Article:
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The selection of the Gospel today comes from a section of Matthew that is referred to as the fourth of the great sermons, and it is about church order. And at the heart of what Matthew is presenting is that the church order is build not on cutting anyone out, but it is built on reconciliation, and the heart of reconciliation is the ministry of love.
But if you look at the two readings – the first reading by the prophet Ezekiel, and the second, the gospel we heard, the gospel of Matthew – we find that there is a certain starkness to it. The first reading, Ezekiel, is made responsible for the behavior of others. In the third reading, there is the sense that if the person doesn’t listen after efforts have been made to make that person aware of the need for reconciliation, they should be then cut off.
I think to be able to really reconcile these two readings, and how they apply to our lives as Christians, you need the bridge. And the bridge really is the second reading, from Paul to the Romans. It’s a very interesting reading, in that particular section of his letter to the Romans – it’s almost coming to the end of that letter. And in that particular section, Paul does something very interesting. He says you have all of these commandments, but all of them come down to one: love one another.
What is Paul saying? I think if you look at all of Paul’s readings, and all of Paul’s writings, you come up with one word that summarizes them all and that’s the word, “freedom”. Paul, we have to remember, was a very observant Jew. Matter of fact, he was in the leadership of the community – so much so he was a persecutor of that first group of believers. And why did he persecute them? Because they were not following the Law. They were not observant of the commands, particularly the commands of Moses. And so he felt that they were in a sense undercutting the religious faith of the people.
But Paul goes through, as we know, a great conversion. And that conversion is really about discovering God’s love in his life. It had to be a very amazing moment for Paul, one who had been so adamant in his hostile behavior towards others. Because again of observance of the Law. This great conversion that he finds himself – we all have that image of Paul getting knocked off his horse by the light, embraced and covered in the Light, and he is overwhelmed by the love of God.
And that changes him – it radically changes him. He goes from someone who is in a sense constrained by the rubrics of the law, to the freedom of a child of God. If you listen carefully to that selection from the second reading, from Romans, that is what Paul is talking about. It is because we are all constrained by the Law – we’re rigid about it.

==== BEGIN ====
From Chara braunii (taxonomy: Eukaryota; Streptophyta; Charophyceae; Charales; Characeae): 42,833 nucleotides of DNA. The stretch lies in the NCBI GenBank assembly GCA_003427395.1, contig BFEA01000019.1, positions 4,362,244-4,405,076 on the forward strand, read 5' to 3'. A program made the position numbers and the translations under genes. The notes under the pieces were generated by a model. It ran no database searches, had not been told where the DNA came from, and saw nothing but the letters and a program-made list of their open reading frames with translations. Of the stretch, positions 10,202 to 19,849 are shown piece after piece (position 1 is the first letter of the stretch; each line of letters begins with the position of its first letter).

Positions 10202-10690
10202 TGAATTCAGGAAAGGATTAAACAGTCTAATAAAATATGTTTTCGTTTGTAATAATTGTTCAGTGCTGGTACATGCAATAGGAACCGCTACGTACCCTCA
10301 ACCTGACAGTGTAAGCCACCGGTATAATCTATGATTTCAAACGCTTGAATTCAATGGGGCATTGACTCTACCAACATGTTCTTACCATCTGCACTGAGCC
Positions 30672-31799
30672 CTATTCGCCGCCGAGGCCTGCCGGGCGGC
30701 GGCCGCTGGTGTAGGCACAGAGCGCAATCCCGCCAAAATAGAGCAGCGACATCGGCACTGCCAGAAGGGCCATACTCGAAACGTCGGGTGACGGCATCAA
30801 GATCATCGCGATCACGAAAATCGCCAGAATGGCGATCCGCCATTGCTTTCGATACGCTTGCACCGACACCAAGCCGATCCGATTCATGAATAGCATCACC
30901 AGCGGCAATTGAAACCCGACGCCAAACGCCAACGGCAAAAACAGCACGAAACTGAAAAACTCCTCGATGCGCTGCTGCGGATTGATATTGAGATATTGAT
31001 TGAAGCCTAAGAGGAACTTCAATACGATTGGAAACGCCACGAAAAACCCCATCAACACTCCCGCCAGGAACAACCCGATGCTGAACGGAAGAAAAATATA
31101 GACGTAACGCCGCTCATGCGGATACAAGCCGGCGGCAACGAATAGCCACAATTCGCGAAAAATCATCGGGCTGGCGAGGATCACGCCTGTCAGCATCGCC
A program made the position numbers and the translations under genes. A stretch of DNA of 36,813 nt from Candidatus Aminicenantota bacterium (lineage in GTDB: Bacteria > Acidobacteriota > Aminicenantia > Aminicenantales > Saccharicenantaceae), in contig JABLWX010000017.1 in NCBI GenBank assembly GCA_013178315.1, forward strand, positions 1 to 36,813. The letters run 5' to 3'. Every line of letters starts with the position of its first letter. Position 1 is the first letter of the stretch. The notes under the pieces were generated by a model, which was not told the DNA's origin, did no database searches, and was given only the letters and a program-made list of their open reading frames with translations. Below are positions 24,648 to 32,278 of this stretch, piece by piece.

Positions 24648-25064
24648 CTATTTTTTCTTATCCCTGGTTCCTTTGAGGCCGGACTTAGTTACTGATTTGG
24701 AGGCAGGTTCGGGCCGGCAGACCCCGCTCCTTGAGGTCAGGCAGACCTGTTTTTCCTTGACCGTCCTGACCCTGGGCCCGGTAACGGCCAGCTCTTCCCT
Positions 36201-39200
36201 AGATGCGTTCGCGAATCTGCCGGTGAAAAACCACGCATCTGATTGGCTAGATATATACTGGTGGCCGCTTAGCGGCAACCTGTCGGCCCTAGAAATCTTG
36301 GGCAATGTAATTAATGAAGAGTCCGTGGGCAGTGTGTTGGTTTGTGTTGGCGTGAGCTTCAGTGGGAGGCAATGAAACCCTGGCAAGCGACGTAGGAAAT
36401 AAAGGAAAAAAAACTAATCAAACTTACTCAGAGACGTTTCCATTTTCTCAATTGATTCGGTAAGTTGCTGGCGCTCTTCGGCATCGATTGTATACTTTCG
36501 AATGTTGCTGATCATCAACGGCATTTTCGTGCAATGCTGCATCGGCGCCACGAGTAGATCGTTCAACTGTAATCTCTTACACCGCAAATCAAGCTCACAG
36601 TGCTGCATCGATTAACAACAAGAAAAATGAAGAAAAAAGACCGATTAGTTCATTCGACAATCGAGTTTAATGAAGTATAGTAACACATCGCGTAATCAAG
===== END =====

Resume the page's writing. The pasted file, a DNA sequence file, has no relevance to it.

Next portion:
(And again we are not talking about Civil Law, because that is a whole other issue that people have to be concerned about in other ways. That is why we have lawyers among us who help us find us through that mystery which is Civil Law.)
But he is talking about religious law. And he is saying we have to grow from a restrictive approach to understanding religious law, to the freedom of love that gives us the ability to go beyond the law. Because Paul saw law not as what binds us, what puts parameters around us, but law gives us freedom. And the freedom it gives us – is that we come through law to understand the way of God, the direction of God, the path of God. And then the Love of God frees us to live, not by the law, but to live by the path of God, to live by the will of God.
And so when Jesus talks about the order of the Church, he’s talking about that, he’s talking about the reconciliation that has to be the continual ministry of the Church. And it is a reconciliation of corrective behavior. But what are we correcting? We are correcting our sinful way of life, that we might be a community of law, that we might live by the law of God’s love. And that’s the direction, the order of the Church, continually at work, continually at work – not in the work of condemnation, but in the work of reconciliation. The work of, in a sense, bringing us from restrictive to the unconditional love of God.
Let us pray, then, in our liturgy, which is an ongoing act of God’s reconciliation. Let us pray as the Eucharist reconciles us in that continual journey, growing ever more fully in the light of Christ, that we take that gift and bring it out to a world, a community, families, that are desperately in need of reconciliation.